Scratches — several names, several causes

Due diligence Once the horse is placed in a favourable environment 
a variety of treatments can be undertaken

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Scratches, greasy heel, mud fever, mud rash, or equine pastern dermatitis are all various names for a skin condition that occurs on the backside of a horse’s pastern. The area of skin on the underside of the pastern becomes inflammed and ulcerated, oozing and weeping to form scabs and crusts.

The thick, crusty, black scabs often coalesce in a linear fashion across the back of the pastern region resulting in the name “scratches.” As the lesion progresses, crusty, black scabs become generalized across the back of the pastern, occasionally including the bulbs of the heel and/or fetlock. If left untreated lameness may occur. This location is particularly tender, continually flexing as a horse moves.

Horses with white feet seem to be more prone to scratches as unpigmented skin is more sensitive to environmental agents than skin of a darker colour.

Scratches has many contributing factors and generally investigation is necessary to uncover the actual problem that initiated the skin condition. Fungi and bacteria bear the brunt of the blame, yet that an infection exists is only partially true. Often underlying causes occur first, weakening the immune system, and so creating an opportunity for the existence of fungi and bacteria to take hold.

Weak immune systems, overactive immune systems, photosensitivities, allergies, poor or improper nutrition, dietary intolerances, overburdened livers and even copper deficiencies can predispose a horse to scratches. Since the skin only has a limited number of ways to express irritation it means that a myriad of conditions can present themselves as scratches.

Horses living in unrelenting wet or muddy conditions are especially vulnerable to the development of scratches. The incidence of scratches also increases during July and August when morning dews are heavy. Dampness softens the delicate pastern skin, weakening skin barriers. In addition a fungus found on mature clovers favours these environmental conditions, exposing the horse to a greater-than-normal fungal burden.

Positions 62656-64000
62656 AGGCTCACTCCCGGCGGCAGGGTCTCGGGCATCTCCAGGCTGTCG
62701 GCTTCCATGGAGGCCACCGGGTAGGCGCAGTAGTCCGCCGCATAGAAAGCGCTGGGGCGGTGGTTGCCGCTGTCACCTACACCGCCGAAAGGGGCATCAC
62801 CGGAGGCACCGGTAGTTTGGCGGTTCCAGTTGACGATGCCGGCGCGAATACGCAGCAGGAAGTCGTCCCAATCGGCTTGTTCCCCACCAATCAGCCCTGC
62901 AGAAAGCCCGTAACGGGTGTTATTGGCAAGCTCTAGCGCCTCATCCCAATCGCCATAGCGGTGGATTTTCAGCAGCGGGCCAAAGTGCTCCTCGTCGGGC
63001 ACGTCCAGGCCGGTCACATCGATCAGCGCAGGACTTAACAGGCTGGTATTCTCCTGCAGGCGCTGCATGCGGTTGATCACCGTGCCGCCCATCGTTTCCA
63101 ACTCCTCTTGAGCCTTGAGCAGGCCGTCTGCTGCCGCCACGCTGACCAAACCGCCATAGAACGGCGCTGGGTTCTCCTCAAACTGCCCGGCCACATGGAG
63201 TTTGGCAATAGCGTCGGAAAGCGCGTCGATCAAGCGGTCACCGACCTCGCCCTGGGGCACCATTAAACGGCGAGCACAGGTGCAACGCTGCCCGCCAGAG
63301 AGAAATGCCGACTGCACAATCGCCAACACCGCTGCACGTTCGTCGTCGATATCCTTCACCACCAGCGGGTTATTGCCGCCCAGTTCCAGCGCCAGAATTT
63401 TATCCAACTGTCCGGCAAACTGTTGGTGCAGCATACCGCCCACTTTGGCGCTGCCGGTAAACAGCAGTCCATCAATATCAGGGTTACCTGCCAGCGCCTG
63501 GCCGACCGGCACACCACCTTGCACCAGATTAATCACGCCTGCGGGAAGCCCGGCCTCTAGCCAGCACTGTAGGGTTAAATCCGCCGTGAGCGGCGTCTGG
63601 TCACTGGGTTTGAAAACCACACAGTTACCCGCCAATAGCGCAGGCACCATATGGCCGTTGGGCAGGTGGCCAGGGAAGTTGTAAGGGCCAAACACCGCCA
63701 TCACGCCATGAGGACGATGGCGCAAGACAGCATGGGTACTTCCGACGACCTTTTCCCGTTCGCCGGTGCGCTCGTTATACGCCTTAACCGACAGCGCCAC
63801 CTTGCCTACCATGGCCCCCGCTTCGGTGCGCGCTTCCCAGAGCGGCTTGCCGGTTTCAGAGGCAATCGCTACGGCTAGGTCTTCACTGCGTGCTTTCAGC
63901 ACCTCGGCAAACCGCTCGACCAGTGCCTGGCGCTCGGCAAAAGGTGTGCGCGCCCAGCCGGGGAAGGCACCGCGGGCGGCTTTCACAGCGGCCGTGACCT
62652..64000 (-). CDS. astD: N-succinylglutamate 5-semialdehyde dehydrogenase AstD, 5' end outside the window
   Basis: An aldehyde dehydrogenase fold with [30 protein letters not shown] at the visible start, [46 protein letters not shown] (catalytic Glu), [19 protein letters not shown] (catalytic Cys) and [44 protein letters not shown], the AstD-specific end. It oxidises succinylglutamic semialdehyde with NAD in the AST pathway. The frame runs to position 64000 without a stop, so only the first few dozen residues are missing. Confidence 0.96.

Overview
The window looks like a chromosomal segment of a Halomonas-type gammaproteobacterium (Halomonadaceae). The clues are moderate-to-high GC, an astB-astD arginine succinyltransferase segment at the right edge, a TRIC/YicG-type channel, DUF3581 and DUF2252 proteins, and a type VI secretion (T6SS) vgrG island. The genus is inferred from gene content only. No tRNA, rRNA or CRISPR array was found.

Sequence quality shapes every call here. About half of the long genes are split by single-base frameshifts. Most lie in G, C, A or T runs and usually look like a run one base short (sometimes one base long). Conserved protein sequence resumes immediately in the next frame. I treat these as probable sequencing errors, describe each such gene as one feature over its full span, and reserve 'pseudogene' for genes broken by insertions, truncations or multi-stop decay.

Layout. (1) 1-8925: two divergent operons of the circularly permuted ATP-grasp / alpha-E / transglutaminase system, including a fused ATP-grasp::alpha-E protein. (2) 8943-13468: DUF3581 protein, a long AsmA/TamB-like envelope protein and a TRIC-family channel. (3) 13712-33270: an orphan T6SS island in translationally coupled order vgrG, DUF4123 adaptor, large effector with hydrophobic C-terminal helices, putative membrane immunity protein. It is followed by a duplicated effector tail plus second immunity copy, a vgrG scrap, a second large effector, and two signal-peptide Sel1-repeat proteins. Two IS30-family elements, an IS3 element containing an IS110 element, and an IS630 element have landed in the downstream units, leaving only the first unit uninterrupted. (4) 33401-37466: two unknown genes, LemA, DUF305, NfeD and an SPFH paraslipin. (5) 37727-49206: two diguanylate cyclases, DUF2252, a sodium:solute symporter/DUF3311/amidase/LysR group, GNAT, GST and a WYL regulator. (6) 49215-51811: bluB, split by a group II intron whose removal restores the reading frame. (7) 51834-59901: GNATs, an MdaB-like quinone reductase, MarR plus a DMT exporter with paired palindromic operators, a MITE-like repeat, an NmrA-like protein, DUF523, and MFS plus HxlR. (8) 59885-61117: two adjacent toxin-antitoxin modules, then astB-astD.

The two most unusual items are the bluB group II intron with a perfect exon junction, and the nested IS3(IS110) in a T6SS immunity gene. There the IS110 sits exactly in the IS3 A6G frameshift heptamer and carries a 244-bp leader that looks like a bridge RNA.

Due diligence is often required to uncover the underlying conditions that contribute to and masquerade as scratches. Some cases are simple and respond to good hygiene. Removal of the horse to a clean, dry area brings relief to the sensitive skin. Additionally, it is advisable to remove affected horses from pastures laden with clovers and alfalfa as some horses can develop scratches from a dietary sensitivity to such legumes. Clinically this sensitivity can appear as scratches.

Once the horse is placed in a favourable environment a variety of treatments can be undertaken to care for the skin lesion itself. Salves and ointments containing antibiotics, anti-fungals, carrying agents such as DMSO, and anti-inflammatories can be used as medications.

Another equally effective method is to apply a poultice bandage to the area, drawing out inflammation and toxins. Although it is tempting to clean the affected area of scurf and scabs, it can be very painful for the horse. A soothing poultice bandage will soften the crusty debris, allowing for a thorough cleansing of the affected area once the bandage is removed. While medicated salves and ointments can effectively treat the affected region it is helpful to remember that symptoms may continue to reappear until the underlying problem is addressed.

Since bandages hold in dampness it is best to minimize their use. Once the affected area is clean, creams used to treat diaper rash in babies can be applied to the affected skin to form an effective soothing barrier from dampness until the horse fully heals.

About the author


Carol Shwetz is a veterinarian focusing on equine practice in Millarville, Alberta.



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